The unbiased estimator of the variance of $\widehat{\beta}_1$ in simple linear regression

Given the simple linear regression model $Y = \beta_0 + \beta_1x + U$, where $U\sim N(0,\sigma^2)$, I know how to derive \begin{equation} \text{Var}[\widehat{\beta}_1] = \dfrac{\sigma^2}{\sum_{i=1}^n(x_i - \overline{x})^2} \end{equation}

However, I do not know how to prove that \begin{equation} S^2 := \dfrac{\frac{1}{n-2}\sum_{i=1}^n {\widehat{U}_i}^2}{\sum_{i=1}^n(x_i - \overline{x})^2} \end{equation} is the unbiased estimator of the variance of $\widehat{\beta}_1$, that is, $E[S^2] = \text{Var}[\widehat{\beta}_1]$.

I started \begin{align} E[S^2] &= E\left[ \dfrac{\frac{1}{n-2}\sum_{i=1}^n {\widehat{U}_i}^2}{\sum_{i=1}^n(x_i - \overline{x})^2} \right]\\[1ex] &= \frac{1}{n-2} \cdot \frac{1}{\sum_{i=1}^n(x_i - \overline{x})^2} E\left[ \sum_{i=1}^n {\widehat{U}_i}^2\right] \end{align} where we notice that we only have to show that $\displaystyle E\left[ \sum_{i=1}^n {\widehat{U}_i}^2\right] = \sigma^2(n-2)$. Thus, I started \begin{align} E\left[\sum_{i=1}^n {\widehat{U}_i}^2 \right] &= \sum_{i=1}^n E[{\widehat{U}_i}^2]\\[1ex] &= \sum_{i=1}^n E\left[(Y_i - \widehat{\beta}_0 - \widehat{\beta}_1x_i)^2\right]\\[1ex] &= \sum_{i=1}^n E\left[{Y_i}^2 + {\widehat{\beta}_0}^2 + {\widehat{\beta}_1}^2{x_i}^2 - 2\widehat{\beta}_0Y_i - 2\widehat{\beta}_1x_iY_i + 2\widehat{\beta}_0\widehat{\beta}_1x_i \right]\\[1ex] &= \sum_{i=1}^n \left(E[{Y_i}^2] + E[{\widehat{\beta}_0}^2] + {x_i}^2E[{\widehat{\beta}_1}^2] - 2E[\widehat{\beta}_0Y_i] - 2x_iE[\widehat{\beta}_1Y_i] + 2x_iE[\widehat{\beta}_0\widehat{\beta}_1]\right) \end{align} but I am not sure how to continue. Could you kindly show, preferably without matrix albegra?

EDIT: I think I made some progress. Knowing that $E[XY] = \text{cov}(X,Y) + E[X]E[Y]$ and that $\text{cov}(X,X) = \text{Var}(X)$ gets us going. In addition, we need to know that \begin{align*} Y_i & \sim N\left(\beta_0 + \beta_1x_i, \sigma^2\right)\\ \widehat{\beta}_0 & \sim N\left(\beta_0, \frac{\sum {x_i}^2}{n\sum(x_i - \overline{x})^2}\sigma^2\right)\\ \widehat{\beta}_1 & \sim N\left(\beta_1, \frac{1}{\sum(x_i - \overline{x})^2} \sigma^2 \right) \end{align*}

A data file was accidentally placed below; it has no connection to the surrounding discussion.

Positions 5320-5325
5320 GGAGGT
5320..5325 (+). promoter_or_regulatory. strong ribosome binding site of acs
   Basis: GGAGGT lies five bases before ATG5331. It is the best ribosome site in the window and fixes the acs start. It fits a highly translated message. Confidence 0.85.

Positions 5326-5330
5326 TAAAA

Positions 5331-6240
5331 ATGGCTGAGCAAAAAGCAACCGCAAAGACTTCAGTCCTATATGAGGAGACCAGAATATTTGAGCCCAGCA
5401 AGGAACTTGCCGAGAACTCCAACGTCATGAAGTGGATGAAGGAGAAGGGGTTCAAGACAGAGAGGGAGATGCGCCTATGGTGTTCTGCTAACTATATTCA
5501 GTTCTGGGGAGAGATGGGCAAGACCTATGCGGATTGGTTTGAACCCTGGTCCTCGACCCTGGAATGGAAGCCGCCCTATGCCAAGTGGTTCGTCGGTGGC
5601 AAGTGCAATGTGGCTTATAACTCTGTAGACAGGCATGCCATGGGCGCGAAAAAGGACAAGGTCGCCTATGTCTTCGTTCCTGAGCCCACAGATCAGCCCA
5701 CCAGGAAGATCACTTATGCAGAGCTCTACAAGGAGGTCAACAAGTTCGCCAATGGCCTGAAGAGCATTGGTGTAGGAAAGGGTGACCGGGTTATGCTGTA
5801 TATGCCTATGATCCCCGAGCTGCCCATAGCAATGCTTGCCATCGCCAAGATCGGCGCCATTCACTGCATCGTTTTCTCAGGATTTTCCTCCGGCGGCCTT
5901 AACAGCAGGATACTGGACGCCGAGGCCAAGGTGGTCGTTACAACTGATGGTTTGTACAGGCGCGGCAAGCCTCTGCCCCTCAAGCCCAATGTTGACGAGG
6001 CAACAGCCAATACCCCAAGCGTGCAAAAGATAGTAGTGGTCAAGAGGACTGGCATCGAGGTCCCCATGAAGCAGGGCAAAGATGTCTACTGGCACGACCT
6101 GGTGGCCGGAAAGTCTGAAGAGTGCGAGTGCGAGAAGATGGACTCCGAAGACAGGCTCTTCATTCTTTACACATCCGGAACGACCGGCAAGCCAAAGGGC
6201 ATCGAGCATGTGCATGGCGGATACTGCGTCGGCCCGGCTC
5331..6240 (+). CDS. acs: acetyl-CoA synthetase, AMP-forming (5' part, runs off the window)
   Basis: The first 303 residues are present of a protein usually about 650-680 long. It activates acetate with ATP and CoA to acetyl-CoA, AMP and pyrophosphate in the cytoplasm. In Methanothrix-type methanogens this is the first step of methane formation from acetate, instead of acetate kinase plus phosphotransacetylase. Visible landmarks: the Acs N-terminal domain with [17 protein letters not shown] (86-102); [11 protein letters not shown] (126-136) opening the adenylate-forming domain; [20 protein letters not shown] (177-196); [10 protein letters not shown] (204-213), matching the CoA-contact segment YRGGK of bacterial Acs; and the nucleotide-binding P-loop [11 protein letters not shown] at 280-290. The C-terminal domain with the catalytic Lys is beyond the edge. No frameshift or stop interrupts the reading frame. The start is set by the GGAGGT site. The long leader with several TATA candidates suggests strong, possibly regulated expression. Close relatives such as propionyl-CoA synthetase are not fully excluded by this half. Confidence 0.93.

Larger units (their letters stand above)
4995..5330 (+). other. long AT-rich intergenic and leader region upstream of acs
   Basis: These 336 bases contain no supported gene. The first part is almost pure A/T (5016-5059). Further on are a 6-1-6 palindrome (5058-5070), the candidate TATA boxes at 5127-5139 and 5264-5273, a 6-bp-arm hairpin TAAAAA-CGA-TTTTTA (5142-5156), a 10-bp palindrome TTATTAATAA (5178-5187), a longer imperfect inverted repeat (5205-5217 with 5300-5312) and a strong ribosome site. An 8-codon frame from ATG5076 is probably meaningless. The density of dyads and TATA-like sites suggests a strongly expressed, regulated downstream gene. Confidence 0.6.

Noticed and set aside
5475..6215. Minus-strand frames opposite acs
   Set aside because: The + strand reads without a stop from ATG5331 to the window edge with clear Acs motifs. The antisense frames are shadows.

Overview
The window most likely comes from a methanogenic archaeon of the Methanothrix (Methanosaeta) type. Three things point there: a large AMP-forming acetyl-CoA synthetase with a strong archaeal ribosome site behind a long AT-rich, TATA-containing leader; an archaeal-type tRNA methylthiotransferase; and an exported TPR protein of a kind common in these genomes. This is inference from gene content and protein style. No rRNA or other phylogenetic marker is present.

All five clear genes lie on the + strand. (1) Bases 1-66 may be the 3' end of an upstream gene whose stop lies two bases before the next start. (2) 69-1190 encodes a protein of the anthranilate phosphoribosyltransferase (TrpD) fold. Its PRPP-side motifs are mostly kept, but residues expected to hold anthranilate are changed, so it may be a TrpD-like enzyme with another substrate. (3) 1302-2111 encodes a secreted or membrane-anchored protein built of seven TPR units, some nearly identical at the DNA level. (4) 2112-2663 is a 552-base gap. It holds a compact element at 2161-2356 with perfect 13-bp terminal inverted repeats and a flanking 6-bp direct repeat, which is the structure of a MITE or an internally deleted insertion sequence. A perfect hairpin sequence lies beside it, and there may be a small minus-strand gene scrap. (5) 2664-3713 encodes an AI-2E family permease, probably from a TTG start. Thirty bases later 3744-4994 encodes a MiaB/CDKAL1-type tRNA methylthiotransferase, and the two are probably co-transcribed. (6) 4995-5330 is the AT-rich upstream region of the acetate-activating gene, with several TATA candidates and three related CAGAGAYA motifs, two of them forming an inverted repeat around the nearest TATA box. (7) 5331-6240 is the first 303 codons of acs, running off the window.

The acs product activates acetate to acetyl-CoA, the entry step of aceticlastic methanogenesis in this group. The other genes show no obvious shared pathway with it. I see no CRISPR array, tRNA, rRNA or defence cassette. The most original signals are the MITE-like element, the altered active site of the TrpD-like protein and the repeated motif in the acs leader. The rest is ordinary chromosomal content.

From these facts we get \begin{align} E[{Y_i}^2] &= \text{cov}(Y_i,Y_i) + E[Y_i]E[Y_i]\\ &= \text{Var}(Y_i) + E[Y_i]^2\\ &= \sigma^2 + (\beta_0 + \beta_1x_i)^2 \end{align} Similarly \begin{align} E[\widehat{\beta}_0^2] &= \text{Var}(\widehat{\beta}_0) + E[\widehat{\beta}_0]^2\\ &= \frac{\sum {x_i}^2}{n\sum(x_i - \overline{x})^2}\sigma^2 + {\beta_0}^2 \end{align} and \begin{align} E[\widehat{\beta}_1^2] &= \text{Var}(\widehat{\beta}_1) + E[\widehat{\beta}_1]^2\\ &= \frac{1}{\sum(x_i - \overline{x})^2}\sigma^2 + {\beta_1}^2 \end{align}

To continue, I know need to know how to handle the last three expected values. Any help on that?

You have a typo: the numerator of $S^2$ should be $\frac{1}{n-2}\sum_{i=1}^n\hat{U}_i^2$ where $\hat{U}_i$ is the OLS residual of the $i$-th observation.
Let $X=(\iota\; x)$ be the $n\times 2$ matrix of regressors ($\iota$ is the $n\times 1$ column of $1$'s). Let $P=X(X'X)^{-1}X'$ and $M=I_n-P$. Then with $\hat{U}=(\hat{U}_1,\ldots,\hat{U}_n)'$ $$\sum_{i=1}^n\hat{U}_i^2=\hat{U}'\hat{U}=(MY)'(MY)=(MU)'MU=U'MU.$$ Recall that $M$ is both symmetric and idempotent. Then, using the facts that a number equals its trace and that trace and expectation commute, we have \begin{align*} E\left(\sum_{i=1}^n\hat{U}_i^2\right)&=E[U'MU]=E[\text{trace}(U'MU)]=E[\text{trace}(MUU')]\\ &=\text{trace}[E(MUU')]=\text{trace}[ME(UU')]\\ &=\text{trace}[M\sigma^2I_n]=\sigma^2\text{trace}[M]. \end{align*} To find $\text{trace}[M]$, we note \begin{align*} \text{trace}[M]&=\text{trace}[I_n-X(X'X)^{-1}X']=\text{trace}(I_n)-\text{trace}[X(X'X)^{-1}X']\\ &=\text{trace}(I_n)-\text{trace}[X'X(X'X)^{-1}]=\text{trace}(I_n)-\text{trace}(I_2)=n-2. \end{align*} It remains to put these results together. I leave that to you.
• I studied through the proof, very nice. I think there's a typo: $My$ should be $MY$. Moreover, I think it would save future readers some time if you mentioned that $M$ is idempotent and symmetric. Btw, I was able to make some progress and edited it above. Any help on that? – Mappi May 29 '16 at 18:45
• @Mappi Thanks. I'll switch '$y$' to '$Y$'. – yurnero May 29 '16 at 18:58